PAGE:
John Jackman holds a British 10-pound stamp.

John Jackman holds a British 10-pound stamp.

A hobby that sticks

Collectors and philatelists keep stamps in circulation in Cloverdale.

Whenever Rockly Austma arrives at a post office counter to mail a letter, she tells the clerk to use a proper postage stamp, not metered postage.

The reason is to keep stamps alive – and, if the recipient gets the hint, to send letters back with stamps.

Call her a stickler for the hobby, but Austma has collected stamps for 71 years, since she was seven.

Sorting a new collection at the bi-monthly gathering of the Cloverdale Senior’s Stamp Club,  she shows off pages of her favourite genres: Flowers, birds, British royalty and the Olympics.

Today, she’ll only keep a few of the stamps that have come in. The rest, once soaked, dried and organized, will go towards fundraising at the Canadian Cancer Society or to the Union Gospel Mission in Vancouver, which sell the stamps to dealers or other enthusiasts.


Photo: Port Kells’ Rockly Austma sorts stamps at the Cloverdale Seniors’ Stamp Club.

Club organizer John Jackman, 81, says stamp collecting is easy to get into and needs little outlay of money to get going.

All one needs to start are tongs to handle the stamps without damaging them, a magnifying glass and an album.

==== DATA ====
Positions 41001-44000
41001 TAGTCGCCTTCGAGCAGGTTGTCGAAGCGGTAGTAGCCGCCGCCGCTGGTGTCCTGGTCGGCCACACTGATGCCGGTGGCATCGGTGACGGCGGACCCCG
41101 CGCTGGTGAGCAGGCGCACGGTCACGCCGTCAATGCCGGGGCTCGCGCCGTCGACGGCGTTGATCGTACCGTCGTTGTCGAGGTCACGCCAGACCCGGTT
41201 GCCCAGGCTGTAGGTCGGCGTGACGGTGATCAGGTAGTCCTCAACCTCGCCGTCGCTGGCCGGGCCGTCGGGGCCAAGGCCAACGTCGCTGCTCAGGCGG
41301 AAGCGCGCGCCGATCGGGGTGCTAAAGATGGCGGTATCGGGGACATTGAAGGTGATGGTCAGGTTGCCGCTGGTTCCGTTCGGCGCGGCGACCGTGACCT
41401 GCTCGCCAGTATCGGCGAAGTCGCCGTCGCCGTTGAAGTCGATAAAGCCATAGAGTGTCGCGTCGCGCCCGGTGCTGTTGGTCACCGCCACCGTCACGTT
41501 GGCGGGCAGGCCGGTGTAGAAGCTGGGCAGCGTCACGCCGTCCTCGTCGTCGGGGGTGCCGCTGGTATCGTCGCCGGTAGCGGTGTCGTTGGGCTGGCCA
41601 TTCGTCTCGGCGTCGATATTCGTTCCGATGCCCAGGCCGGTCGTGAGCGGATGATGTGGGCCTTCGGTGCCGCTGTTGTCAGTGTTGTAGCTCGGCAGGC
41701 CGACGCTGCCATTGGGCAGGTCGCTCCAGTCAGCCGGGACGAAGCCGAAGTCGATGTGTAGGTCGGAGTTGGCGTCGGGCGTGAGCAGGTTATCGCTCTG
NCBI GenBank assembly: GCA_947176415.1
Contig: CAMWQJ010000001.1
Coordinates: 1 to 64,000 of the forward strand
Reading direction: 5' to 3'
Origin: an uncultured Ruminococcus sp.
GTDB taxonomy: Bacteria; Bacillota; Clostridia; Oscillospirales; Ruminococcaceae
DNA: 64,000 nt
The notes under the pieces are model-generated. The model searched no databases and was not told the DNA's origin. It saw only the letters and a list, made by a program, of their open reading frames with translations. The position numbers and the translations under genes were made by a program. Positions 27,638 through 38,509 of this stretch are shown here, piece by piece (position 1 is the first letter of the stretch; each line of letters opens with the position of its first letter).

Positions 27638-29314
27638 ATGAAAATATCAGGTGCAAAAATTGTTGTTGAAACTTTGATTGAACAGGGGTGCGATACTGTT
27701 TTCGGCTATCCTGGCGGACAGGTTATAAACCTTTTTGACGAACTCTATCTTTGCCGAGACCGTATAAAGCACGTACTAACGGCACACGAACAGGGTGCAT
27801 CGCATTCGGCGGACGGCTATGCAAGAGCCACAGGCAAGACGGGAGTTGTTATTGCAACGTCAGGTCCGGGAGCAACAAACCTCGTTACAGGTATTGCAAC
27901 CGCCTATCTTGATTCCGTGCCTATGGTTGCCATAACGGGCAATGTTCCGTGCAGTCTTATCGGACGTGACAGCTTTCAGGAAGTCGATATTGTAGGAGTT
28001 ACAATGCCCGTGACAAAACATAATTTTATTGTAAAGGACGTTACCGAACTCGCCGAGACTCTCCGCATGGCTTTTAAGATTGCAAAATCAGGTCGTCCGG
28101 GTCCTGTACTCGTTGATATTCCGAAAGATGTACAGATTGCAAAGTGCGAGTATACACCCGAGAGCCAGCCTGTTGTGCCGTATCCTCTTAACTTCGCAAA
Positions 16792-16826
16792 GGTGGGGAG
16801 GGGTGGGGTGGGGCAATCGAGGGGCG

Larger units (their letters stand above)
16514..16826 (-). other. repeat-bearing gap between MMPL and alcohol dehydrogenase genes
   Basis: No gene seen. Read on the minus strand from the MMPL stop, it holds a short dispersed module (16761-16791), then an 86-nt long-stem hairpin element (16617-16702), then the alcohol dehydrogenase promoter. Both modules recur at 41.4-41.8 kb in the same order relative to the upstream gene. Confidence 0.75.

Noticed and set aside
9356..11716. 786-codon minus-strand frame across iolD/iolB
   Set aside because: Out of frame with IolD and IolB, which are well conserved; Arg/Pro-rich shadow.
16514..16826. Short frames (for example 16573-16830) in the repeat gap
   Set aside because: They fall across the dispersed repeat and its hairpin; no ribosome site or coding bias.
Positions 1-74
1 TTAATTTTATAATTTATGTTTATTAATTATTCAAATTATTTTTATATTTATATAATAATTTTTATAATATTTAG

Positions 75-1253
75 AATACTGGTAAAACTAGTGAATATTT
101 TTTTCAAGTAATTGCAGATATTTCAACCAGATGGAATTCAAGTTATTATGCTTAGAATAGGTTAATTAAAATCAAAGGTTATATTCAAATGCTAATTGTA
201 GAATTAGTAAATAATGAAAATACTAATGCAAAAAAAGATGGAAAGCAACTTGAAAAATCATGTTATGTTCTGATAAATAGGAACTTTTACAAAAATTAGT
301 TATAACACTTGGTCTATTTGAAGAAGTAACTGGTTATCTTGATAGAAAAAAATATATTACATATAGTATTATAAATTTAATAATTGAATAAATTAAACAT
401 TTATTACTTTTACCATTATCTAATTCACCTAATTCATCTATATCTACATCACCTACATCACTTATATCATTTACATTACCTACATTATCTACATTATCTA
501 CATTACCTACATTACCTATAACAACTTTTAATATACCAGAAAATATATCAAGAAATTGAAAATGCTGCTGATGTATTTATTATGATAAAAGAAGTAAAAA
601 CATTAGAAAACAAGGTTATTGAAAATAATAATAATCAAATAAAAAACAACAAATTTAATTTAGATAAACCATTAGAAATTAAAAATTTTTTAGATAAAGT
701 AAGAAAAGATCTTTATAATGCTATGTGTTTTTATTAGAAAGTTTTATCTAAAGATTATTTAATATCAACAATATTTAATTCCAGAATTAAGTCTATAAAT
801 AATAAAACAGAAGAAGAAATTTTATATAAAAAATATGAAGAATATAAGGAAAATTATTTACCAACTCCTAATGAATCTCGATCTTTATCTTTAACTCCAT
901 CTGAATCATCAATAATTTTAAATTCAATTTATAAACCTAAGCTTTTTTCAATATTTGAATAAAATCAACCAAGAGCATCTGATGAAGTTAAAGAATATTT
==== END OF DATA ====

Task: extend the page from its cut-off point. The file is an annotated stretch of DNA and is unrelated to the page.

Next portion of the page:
Collectors can buy, trade, sell or donate their stamps, and most eventually specialize in specific themes or countries, and often have friends in foreign countries with whom they trade.

Jackman exchanges stamps with collectors as far away as the Vatican and Israel.

The term philately comes into play only for the most serious collectors – enthusiasts who take the time to examine watermarks, flaws and perforations that may not be visible to the naked eye.

“I don’t like to call myself a philatelist,” admits Jackman. “I’m an advanced collector.”

Club member Mike Doin recently discovered that he owned a series of three-cent Canadian stamps with a spelling error.

“Don’t think that I found those (myself),” he says with a laugh. “I read about them.”

In one error, the Canadian Mint reprinted a series of animal-themed stamps with word “auna” written instead of “fauna.” The re-printed stamps of that series, according to the Scott Catalogue, are worth more than the originals.

Currently, the number of club members is about 15, and Jackson says there’s always room for more.

Austma says her adult kids and grandchildren haven’t taken up the hobby, even though she’s got a large collection to pass on to them. Her grandkids, she admits, are into coins.

The Cloverdale Seniors’ Stamp Club meets the second and fourth Monday of each month at the Cloverdale Seniors Centre, located at the Cloverdale Recreation Centre, 6188 176 St. There are no club fees, but club members are also expected to be members of the Cloverdale Seniors’ Centre. First-time visitors are welcome, however. For more information, drop by or call John Jackman at 604-574-3182.


Photo: Can you spot the error? Sometimes, mistakes at the mint can mean that re-issues can be worth more than originals, as they’re often printed in smaller numbers.

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